But it will only last 10 minutes.
During that ten-minute journey, the High Resolution Coronal Imager (called HI-C) will focus on the center of the sun, where a large sunspot is predicted to be – a prediction based on what the sun looked like 27 days previously, since it takes 27 days for the sun to complete a full rotation. HI-C will fly aboard a Black Brant sounding rocket to be launched from the White Sands Missile Range in New Mexico. Half of its 620 seconds of flight will have it high enough that Earth's atmosphere will not block ultraviolet rays from the sun. By looking at a specific range of UV light, HI-C scientists hope to observe fundamental structures on the sun, as narrow as 100 miles across.
The spatial resolution on HI-C is some five times more detailed than the Atmospheric Imaging Assembly (AIA) instrument on the Solar Dynamics Observatory (SDO), that can resolve structures down to 600 miles and currently sends back some of our most stunning and scientifically useful images of the sun. While AIA can see the entire sun at this resolution, HI-C will focus on an area just one-sixth the width of the sun or 135,000 miles across and while AIA observes the sun in ten different wavelengths, HI-C will observe just one: 193 Angstroms. This wavelength of UV light corresponds to material in the sun at temperatures of 1.5 million Kelvin and that wavelength is typically used to observe material in the corona.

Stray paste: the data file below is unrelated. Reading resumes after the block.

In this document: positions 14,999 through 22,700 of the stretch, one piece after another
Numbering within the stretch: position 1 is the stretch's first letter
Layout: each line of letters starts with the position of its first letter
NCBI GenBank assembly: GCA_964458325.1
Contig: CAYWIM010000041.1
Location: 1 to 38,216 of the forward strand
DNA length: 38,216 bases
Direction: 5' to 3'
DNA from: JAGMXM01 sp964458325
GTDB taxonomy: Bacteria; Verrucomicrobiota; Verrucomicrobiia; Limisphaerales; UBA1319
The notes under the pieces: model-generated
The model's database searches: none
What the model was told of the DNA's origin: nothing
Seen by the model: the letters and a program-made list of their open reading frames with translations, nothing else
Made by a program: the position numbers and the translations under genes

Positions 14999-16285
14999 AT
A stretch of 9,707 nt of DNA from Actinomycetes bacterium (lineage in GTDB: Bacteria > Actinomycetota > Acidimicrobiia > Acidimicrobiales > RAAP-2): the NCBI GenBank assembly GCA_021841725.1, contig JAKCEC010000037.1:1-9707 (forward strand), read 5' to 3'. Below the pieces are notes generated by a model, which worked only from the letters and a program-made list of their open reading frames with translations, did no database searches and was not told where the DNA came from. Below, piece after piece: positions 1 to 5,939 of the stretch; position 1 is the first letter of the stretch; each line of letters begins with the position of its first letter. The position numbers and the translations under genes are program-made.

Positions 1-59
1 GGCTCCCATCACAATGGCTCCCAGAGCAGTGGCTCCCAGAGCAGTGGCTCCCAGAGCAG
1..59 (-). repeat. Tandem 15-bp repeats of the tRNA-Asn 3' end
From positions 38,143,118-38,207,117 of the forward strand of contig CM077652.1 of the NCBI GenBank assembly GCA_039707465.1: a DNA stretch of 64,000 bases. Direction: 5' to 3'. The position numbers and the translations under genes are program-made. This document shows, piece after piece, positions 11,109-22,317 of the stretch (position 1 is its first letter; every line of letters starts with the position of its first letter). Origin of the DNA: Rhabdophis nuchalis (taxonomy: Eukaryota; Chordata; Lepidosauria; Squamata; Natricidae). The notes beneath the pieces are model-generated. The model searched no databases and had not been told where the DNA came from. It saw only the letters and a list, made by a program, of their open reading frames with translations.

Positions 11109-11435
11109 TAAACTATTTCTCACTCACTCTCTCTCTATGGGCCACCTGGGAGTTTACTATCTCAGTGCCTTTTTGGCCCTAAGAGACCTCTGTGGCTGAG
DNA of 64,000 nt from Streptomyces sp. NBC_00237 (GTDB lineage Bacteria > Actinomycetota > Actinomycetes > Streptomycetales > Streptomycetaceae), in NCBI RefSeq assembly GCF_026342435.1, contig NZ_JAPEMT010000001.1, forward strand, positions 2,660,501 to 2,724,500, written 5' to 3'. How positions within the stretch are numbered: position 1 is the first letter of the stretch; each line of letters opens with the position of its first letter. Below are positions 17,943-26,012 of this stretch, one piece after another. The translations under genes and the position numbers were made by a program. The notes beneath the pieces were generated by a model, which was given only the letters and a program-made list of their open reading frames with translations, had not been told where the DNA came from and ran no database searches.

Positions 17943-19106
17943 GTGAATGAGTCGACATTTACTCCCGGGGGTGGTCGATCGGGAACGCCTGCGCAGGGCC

NASA's HI-C will launch on July 11, 2012, to observe the sun's corona in the highest detail ever captured during a 381-second mission. Credit: NASA
"We will start acquiring data at 69 seconds after launch, at a rate of roughly an image a second," says Jonathan Cirtain, a solar scientist at NASA's Marshall Space Flight Center in Huntsville and project scientist for HI-C. "We will be able to look through a secondary H-alpha telescope on the instrument in real time and re-point the main telescope as needed."
In addition to seeing the finest structures yet seen in the sun's corona, the launch of HI-C will serve as a test bed for this high-resolution telescope. Often one improves telescope resolution simply by building bigger mirrors, but this is not possible when constraining a telescope to the size of a sounding rocket, or even a long-term satellite. So HI-C's mirror is only about nine and a half inches across, no bigger than that of AIA. However, the HI-C mirrors, made by a team at Marshall, are some of the finest ever made, says Cirtain. If one could see the surface at an atomic level, it would show no greater valleys or peaks than two atoms in either direction.
"So it's super smooth," says Cirtain.
In addition, the team created a longer focal length – that is, they increased the distance the light travels from its primary mirror to its secondary mirror, another trick to improve resolution – by creating a precise inner maze for the light to travel from mirror to mirror, rather than a simple, shorter straight line.